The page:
Tuesday, May 22, 2007


In the course of my work, I am often asked to provide a view on an issue and I have tried different ways of addressing such issues over the years.

I have found one style particularly effective with those who rely on me for views regarding problems they are facing. I also realised it is a meaningful way of ensuring that I have thought through what I am writing, and that it sounds reasonably sound.

I call this syle "REBARE", not least because it is a way of customising the bare view in a different way!

The view is provided in the following style:
1. REcommendations / Conclusion
2. BAckground / Facts
3. REasons / Legal Basis


I cut to the chase and provide what I think is the solution, recommendation or conclusion to a matter.

This very quickly draws one's attention to what I personally think is the most important part of the problem -- the answer. After all, everyone likes to be given an answer to their problems!

This is also useful in helping the reader decide whether he wishes to read on, much like the blurbs we seek in books or the executive summaries we head for in reports.


The next thing I do is I set out the background on which I have relied to provide the answer. In this section, I highlight the assumptions I have made and the facts that I have relied on to reach the answer.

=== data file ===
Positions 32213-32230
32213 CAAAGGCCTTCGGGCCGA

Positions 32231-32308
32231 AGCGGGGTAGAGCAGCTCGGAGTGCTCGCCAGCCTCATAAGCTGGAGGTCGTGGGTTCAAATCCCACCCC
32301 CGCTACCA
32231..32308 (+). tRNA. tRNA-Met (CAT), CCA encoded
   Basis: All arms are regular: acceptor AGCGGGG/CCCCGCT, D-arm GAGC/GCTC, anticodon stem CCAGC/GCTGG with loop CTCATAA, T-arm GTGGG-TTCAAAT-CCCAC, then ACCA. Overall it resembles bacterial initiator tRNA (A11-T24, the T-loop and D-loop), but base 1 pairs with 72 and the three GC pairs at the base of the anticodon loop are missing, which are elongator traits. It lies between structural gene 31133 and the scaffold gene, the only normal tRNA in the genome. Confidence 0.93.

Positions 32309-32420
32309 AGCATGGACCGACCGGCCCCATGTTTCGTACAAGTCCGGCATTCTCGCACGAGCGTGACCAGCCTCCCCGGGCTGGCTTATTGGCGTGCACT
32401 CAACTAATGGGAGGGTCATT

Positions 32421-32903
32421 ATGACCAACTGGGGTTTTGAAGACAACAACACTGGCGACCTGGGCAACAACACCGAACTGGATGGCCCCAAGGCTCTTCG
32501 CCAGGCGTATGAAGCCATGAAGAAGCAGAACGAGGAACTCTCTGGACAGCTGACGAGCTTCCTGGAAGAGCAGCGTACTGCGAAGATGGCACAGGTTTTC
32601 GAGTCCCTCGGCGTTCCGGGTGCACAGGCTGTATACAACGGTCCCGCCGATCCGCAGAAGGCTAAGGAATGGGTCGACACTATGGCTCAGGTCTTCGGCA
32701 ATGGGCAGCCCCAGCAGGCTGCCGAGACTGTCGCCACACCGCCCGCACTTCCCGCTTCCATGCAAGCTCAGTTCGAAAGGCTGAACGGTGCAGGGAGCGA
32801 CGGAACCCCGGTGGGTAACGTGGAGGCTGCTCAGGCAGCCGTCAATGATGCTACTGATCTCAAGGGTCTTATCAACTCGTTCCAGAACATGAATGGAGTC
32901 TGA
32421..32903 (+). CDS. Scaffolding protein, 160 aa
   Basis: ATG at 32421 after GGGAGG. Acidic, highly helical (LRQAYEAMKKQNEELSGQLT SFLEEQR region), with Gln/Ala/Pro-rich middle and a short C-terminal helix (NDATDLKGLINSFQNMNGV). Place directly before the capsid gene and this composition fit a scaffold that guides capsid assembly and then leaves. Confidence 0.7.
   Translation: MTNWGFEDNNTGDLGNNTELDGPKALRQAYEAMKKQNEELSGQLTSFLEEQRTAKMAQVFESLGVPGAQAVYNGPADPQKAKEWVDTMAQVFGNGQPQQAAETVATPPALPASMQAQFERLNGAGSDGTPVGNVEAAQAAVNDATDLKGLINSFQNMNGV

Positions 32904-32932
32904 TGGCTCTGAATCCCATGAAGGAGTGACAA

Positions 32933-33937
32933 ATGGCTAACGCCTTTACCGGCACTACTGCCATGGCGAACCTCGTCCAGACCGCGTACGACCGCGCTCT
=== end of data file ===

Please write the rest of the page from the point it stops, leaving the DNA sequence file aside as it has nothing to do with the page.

One effective way of structuring the background is in the form a story. This helps to engage the reader's interest and engage him enough to carry on reading your view, especially since this views are provided in writing.


Finally, I will set out my reasons for providing the answer that I provided. This is where I cite the relevant legislation or data or information that I have relied on.

I will also explain how the various facts I have noted inter-relate to each other, and support the conclusion I have reached.


Of course, this style does not work always. For example, like when making this blog posting or when you are writing a novel or where sometimes it just makes sense to save the best for the last!

Dharmendra Yadav

Please consider the environment - do you really need to print this?

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